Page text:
Due to the pandemic, we have also seen some industrial companies grow. Vapotherm announced plans to expand its manufacturing capabilities due to COVID and could add 350 manufacturing jobs in Exeter. The company is focused on developing and commercializing its HI-VNI technology products used to treat patients in respiratory distress. Lydall, a Rochester company, is ramping up manufacturing efforts to produce more N95 respirators and surgical masks, adding two new production lines. The company plans to produce five times its current capacity by May 2021, creating a need for more employees as well. These are just a couple examples of manufacturing companies thriving, which could lead to an increased need for production space in the state.
Unlike the industrial market, we are seeing the office sector heading into more uncertain times. More employees are back at work, but many have continued with the WFH platform - some until the end of the year and others saying this move will continue indefinitely. This re-officing wait-and-see makes it hard to predict what companies will do in terms of adjusting their footprint that, in some cases, have become too large. It could take a year or longer for the market to feel an impact on the occupancy rate, but we believe there will likely be a spike in sublease space hitting the market.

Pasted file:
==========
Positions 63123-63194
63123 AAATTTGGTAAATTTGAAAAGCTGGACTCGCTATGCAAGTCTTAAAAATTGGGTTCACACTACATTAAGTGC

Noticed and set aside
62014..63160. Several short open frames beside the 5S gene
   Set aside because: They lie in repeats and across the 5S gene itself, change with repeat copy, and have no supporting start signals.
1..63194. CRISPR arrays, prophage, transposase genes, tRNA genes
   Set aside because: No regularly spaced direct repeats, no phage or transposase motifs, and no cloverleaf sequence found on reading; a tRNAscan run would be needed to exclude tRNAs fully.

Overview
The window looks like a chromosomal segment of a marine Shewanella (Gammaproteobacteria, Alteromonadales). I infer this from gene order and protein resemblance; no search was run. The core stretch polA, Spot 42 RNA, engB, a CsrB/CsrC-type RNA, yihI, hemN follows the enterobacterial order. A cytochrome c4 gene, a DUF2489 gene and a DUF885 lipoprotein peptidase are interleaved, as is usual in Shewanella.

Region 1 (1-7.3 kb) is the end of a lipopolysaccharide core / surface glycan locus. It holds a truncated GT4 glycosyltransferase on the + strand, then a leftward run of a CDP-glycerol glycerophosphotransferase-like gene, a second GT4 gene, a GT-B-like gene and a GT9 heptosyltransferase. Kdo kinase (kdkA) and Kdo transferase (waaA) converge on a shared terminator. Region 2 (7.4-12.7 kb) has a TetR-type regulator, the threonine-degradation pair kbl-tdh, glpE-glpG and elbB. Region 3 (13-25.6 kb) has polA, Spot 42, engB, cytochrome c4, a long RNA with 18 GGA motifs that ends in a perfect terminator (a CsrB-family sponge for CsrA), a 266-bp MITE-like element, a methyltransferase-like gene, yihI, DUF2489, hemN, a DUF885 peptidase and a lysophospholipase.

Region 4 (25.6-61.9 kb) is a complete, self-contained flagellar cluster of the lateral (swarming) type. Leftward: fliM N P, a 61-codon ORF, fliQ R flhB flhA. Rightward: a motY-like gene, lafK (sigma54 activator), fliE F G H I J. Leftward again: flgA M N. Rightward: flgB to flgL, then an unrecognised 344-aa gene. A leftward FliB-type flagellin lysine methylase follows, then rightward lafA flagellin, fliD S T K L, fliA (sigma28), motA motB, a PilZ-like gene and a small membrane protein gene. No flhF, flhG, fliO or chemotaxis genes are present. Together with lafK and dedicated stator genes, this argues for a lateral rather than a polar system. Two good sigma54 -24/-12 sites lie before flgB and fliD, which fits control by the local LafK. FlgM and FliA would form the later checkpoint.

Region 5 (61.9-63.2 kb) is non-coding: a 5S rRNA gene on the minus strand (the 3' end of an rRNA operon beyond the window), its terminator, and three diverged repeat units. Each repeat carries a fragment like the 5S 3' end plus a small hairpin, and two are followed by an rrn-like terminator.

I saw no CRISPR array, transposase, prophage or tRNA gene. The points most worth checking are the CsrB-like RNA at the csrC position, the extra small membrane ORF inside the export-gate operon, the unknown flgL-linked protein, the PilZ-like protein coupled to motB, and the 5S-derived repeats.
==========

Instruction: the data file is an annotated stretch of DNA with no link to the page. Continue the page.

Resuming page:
Already this year, the office market’s occupancy rate dropped by 0.7% year-over-year, ending the quarter at a still healthy 91.6%. Rents, however, remain nearly flat, showing a modest increase of $0.02 PSF, or 0.1%. Overall, the quarter was relatively quiet with only a few notable deals. Gatehouse Treatment doubled its footprint moving from 4,800 SF on Northeastern Boulevard into 9,750 SF at 155 Main Dunstable Road in Nashua, bringing the building's occupancy to almost 90%. In Manchester, AutoDesk renewed its 29,380 SF in the millyard. Fortinet, Inc. relocated and downsized as it moved into 7,570 SF at 51-53 Regional Drive in Concord. While companies continue to reassess their working platform, we will most likely see (at least) a short-term drop in activity.
In addition to the aforementioned leases, we saw one notable sale this quarter. The 17,000 SF multitenant, Class B office building at 4 Technology Drive in Londonderry sold for $2.2M ($123.35 PSF) to a local investor. Most likely, we will continue to see less sales activity in the office sector this year as people try to navigate the market.
As NH moves forward from the pandemic, much is unknown of the long-term impact this will have on commercial real estate. As employees return to work, companies will have to choose a working platform. A WFH model will heavily impact occupancy rates. Companies may also need more space per office employee to account for social distancing and COVID mandates. The industrial market has such a high demand for space, occupancy rates will most likely stay strong. We will need to distance ourselves further from the pandemic to fully understand the lasting impact it will have on the commercial real estate market.